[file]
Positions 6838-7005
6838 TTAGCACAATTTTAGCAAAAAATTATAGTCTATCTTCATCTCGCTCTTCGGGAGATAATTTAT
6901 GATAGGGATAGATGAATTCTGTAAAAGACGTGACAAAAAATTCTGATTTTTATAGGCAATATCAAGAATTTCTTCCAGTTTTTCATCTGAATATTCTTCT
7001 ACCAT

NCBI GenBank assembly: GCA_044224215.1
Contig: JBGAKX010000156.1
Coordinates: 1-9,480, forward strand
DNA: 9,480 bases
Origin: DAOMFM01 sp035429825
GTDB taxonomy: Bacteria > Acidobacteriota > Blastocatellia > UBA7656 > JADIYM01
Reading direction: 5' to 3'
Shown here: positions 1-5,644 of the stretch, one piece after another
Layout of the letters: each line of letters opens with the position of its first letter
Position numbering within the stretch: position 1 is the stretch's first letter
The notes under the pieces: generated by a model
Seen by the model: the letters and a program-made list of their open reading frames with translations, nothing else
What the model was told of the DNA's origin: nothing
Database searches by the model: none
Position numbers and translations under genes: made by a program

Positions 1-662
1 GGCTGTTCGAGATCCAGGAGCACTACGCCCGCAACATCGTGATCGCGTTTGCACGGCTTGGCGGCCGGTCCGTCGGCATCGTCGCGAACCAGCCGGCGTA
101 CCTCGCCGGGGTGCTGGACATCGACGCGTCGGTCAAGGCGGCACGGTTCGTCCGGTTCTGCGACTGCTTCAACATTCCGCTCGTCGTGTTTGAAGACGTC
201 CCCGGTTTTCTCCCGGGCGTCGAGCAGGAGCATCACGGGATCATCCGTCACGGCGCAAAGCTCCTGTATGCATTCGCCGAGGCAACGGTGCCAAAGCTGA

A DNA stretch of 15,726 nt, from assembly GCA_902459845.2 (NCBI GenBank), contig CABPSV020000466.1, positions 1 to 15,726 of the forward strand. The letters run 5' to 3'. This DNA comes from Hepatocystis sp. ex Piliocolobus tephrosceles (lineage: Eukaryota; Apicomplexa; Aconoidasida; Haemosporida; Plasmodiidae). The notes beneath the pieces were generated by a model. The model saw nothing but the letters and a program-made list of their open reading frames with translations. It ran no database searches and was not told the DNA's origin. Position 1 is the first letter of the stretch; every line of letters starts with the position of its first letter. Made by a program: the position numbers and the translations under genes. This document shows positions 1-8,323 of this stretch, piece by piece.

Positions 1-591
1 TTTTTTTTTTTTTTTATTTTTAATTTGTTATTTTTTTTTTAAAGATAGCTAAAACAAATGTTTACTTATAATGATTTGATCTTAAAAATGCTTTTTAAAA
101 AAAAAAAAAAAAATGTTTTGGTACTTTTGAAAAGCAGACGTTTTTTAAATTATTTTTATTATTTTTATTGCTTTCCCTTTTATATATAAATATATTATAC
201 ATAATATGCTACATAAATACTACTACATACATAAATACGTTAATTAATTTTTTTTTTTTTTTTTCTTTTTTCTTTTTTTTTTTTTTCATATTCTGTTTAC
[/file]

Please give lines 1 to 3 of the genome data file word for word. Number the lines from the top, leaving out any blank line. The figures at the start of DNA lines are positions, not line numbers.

Positions 6838-7005
6838 TTAGCACAATTTTAGCAAAAAATTATAGTCTATCTTCATCTCGCTCTTCGGGAGATAATTTAT
6901 GATAGGGATAGATGAATTCTGTAAAAGACGTGACAAAAAATTCTGATTTTTATAGGCAATATCAAGAATTTCTTCCAGTTTTTCATCTGAATATTCTTCT